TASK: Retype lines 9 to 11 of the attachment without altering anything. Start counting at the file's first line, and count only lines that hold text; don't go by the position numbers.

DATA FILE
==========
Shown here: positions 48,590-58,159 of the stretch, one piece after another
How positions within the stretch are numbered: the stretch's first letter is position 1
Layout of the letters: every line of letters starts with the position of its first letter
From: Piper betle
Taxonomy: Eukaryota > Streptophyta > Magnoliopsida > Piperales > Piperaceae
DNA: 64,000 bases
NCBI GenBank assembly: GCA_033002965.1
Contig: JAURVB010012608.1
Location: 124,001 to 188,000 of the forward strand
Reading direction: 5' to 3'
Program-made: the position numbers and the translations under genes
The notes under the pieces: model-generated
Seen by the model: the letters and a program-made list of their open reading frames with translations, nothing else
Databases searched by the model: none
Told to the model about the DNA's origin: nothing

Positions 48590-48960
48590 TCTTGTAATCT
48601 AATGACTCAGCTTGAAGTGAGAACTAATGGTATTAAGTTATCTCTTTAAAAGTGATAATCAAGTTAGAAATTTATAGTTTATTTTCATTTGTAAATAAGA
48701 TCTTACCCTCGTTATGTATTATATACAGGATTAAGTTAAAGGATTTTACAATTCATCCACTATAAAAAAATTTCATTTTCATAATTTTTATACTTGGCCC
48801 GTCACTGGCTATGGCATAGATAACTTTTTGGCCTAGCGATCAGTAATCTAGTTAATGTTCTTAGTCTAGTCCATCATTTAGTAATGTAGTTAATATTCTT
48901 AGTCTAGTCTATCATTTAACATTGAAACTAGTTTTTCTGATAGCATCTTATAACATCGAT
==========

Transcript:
Location: 124,001 to 188,000 of the forward strand
Reading direction: 5' to 3'
Program-made: the position numbers and the translations under genes